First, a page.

6. As a result of Decision of the Constitutional Court No. U-l-47/94, the RPIA (Official Gazette RS, No. 139/06) was amended, and in Article 21 conferred on the Constitutional Court the power to decide whether the postponement of the entry into force of a law or the rejection thereof would cause unconstitutional consequences. In numerous cases, during the assessment on the basis of the power granted by Article 21 of the RPIA, the Constitutional Court addressed the issue of the constitutional admissibility of legislative referendums. The judges expressed the position that the Constitutional Court’s decision-making based on Article 21 of the RPIA entails a constitutionally questionable interference with the legislative procedure, which could be disputable from the viewpoint of the principle of the separation of powers (the second sentence of the second paragraph of Article 3 of the Constitution).[2] In fact, such regulation did not determine instances in which referendums would be inadmissible, but nevertheless allowed very different interpretations. Even if the conditions determined by the second paragraph of Article 90 of the Constitution were fulfilled, on the basis of the first paragraph of Article 21 of the RPIA, a referendum was not carried out if the Constitutional Court established that due to the suspension of the entry into force of the law or due to its rejection in a referendum unconstitutional consequences would have arisen. On the basis of this provision, which entails a limitation of people’s democracy by constitutional democracy, the Constitutional Court assessed, at the request of the National Assembly, whether unconstitutional consequences could arise as a result of the postponement of the entry into force of a law or its rejection in a referendum that would justify a limitation of the constitutional right to referendum decision-making. Hence, the RPIA allowed the Constitutional Court to assess the possibility of any unconstitutionality arising, even such that the Constitutional Court had not yet established beforehand, thus allowing it to balance the right to a referendum and the weight of the possible unconstitutional consequences of a referendum. By Decision No. U-II-2/09, dated 9 November 2009 (Official Gazette RS, No. 91/09, and OdlUS XVIII, 50), the Constitutional Court interpreted the wording of the first paragraph of Article 21 of the RPIA in such a manner that embedded therein is the balancing between the right to a referendum, which is protected as a human right, and the constitutional values that reflect the purpose of the statutory provision at issue.[3] In the constitutional case law, the most problematic issue was the legal standard of “unconstitutional consequences”. Also when deciding on a referendum as regards the Family Code (Decision No. U-II-3/11), the Constitutional Court adopted a position as regards the term ‘unconstitutional consequences’. In that decision, it expressly stated that unconstitutional consequences are an indefinite legal term that the Constitutional Court gives substance to by positions adopted in proceedings for assessing the constitutional admissibility of the legislative referendum. In his concurring opinion to Decision U-II-1/11, Constitutional Court Judge Jan Zobec drew attention to the normative concretisation of the legal standard “unconstitutional consequences”, which in his opinion is of “key importance for the orientation of work, considering, researching, and, finally, assessing whether to grant the request of the National Assembly to ‘prohibit’ the referendum or not.” This becomes a problem especially when the possibility that unconstitutional consequences would arise is not so obvious. In his opinion, in such cases in particular, the openly defined standard of “unconstitutional consequences” must be interpreted narrowly – in favour of the constitutional value of referendums. The substantive openness of this term enables such, while a constitutionally consistent, teleological, and systematic interpretation even require such.[4] Although the interpretation of the term ‘unconstitutional consequences’ and the criteria for the assessment thereof is still being developed, the Constitutional Court has already formulated certain assessment criteria in this respect. The criteria established thus far in the interpretation of the term ‘unconstitutional consequences’ are notably evident from Decisions No. U-II-2/09, No. U-II-1/10, and No. U-II-1/11. Acting on the basis of the first paragraph of Article 21 of the RPIA, the Constitutional Court adopted the position that “it cannot address the assessment of the constitutionality of the entirety of the established statutory regulation in force” precisely in the Decision regarding the referendum on the Family Code. Therefore, in a request for the Constitutional Court to assess the admissibility of a referendum, the National Assembly must clearly and precisely state which provisions of the law in force are [allegedly] unconstitutional and on what constitutional grounds. The National Assembly has the same duty to substantiate its request with respect to allegations that the adopted law “eliminates existing unconstitutionalities in a constitutionally consistent manner.” The Constitutional Court in particular emphasised that the above-stated is even truer as regards laws that comprehensively regulate a certain broader field (i.e. systemic laws). Hence, the power of the Constitutional Court conferred thereon by Article 21 of the RPIA must be understood in the sense that the Constitutional Court can establish whether unconstitutional consequences have arisen due to the rejection of a law in a referendum if the allegations of the National Assembly demonstrate a manifest existing unconstitutionality due to which the immediate elimination thereof is necessary in order to safeguard constitutional values that are so important that they have to be given priority over the constitutional right of voters to decide on the law at issue in a referendum.[5]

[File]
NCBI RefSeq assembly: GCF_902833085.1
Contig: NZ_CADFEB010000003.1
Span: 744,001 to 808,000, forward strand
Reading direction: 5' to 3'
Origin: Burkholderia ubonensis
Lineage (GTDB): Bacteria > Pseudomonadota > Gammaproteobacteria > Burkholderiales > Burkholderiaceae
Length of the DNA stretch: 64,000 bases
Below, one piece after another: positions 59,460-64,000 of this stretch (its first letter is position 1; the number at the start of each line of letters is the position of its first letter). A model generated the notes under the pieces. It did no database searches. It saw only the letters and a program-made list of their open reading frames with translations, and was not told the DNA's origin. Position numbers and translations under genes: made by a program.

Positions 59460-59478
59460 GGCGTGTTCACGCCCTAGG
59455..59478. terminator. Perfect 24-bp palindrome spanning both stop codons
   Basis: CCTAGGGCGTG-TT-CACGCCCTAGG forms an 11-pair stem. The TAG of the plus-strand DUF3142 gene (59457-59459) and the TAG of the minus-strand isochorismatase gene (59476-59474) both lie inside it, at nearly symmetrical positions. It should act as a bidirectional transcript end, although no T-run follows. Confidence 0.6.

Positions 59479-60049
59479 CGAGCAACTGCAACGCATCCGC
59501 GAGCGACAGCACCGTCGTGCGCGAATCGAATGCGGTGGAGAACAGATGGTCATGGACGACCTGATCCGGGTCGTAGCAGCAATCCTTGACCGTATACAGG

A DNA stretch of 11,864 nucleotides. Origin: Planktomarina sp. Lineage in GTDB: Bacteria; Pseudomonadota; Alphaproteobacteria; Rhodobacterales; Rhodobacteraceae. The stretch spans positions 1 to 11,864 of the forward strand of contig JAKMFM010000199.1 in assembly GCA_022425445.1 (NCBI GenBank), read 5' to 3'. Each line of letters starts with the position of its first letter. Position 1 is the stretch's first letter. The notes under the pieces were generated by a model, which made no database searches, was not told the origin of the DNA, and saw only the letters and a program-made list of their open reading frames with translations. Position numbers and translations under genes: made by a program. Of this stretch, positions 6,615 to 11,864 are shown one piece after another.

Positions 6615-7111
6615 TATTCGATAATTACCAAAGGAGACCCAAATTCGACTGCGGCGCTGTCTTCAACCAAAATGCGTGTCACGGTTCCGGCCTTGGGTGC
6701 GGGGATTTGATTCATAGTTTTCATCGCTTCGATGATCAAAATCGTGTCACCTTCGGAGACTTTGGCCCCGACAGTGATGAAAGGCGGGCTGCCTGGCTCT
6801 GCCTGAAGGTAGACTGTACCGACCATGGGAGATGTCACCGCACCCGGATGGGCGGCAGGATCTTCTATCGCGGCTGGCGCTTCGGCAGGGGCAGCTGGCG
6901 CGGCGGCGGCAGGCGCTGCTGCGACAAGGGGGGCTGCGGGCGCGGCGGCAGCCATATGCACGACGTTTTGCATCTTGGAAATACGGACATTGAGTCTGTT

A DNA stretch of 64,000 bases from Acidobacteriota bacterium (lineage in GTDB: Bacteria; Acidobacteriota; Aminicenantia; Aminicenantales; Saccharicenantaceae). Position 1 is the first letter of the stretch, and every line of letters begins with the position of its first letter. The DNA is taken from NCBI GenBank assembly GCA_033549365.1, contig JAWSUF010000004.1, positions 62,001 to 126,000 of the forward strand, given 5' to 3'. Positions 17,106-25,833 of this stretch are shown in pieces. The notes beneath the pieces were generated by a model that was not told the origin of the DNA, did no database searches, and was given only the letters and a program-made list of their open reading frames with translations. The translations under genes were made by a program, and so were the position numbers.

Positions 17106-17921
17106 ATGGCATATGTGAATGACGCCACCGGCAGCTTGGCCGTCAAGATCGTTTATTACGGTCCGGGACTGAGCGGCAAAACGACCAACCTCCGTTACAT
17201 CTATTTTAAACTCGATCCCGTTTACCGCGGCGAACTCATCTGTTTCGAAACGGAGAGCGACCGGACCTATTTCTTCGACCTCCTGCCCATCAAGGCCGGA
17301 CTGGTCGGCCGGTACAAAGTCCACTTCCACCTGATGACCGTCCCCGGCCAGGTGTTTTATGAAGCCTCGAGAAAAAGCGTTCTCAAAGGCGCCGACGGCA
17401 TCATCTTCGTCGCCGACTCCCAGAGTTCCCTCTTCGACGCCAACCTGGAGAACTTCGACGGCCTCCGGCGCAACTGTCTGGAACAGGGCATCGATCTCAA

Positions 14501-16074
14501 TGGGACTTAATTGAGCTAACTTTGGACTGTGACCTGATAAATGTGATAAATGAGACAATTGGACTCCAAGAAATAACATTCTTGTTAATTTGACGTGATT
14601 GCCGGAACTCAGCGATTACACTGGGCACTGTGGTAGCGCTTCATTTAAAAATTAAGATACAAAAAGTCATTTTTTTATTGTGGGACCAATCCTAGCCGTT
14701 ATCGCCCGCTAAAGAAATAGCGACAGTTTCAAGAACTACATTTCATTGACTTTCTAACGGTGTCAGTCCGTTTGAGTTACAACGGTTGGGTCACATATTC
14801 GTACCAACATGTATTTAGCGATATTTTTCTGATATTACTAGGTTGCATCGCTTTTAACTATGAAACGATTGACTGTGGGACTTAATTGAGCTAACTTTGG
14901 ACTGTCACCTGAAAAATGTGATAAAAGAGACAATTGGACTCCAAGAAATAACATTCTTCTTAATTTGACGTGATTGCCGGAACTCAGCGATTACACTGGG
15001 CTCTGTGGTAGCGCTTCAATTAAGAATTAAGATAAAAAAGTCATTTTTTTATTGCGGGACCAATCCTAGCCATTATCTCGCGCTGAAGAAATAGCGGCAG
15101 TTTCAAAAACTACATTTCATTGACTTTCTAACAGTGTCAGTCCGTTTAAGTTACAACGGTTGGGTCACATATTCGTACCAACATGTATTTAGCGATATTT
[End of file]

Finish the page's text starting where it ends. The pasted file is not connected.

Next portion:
7. The constitution-framers were also well aware of all the above-mentioned and described dilemmas and issues that the Constitutional Court has faced as regards decision-making in a referendum, namely with regard to the interpretation of Article 21 of the RPIA, in particular as regards the term “unconstitutional consequences”. In accordance with the principles of a state governed by the rule of law, in order to ensure prior clarity as to which referendums are admissible and which are not, in contrast to the regulation previously in force, the constitution-framers expressly, clearly, and precisely stated the instances in which a referendum may not be called in the second paragraph of Article 90 of the Constitution. Hence, following the amendment of the Constitution in 2013, a referendum may not be called: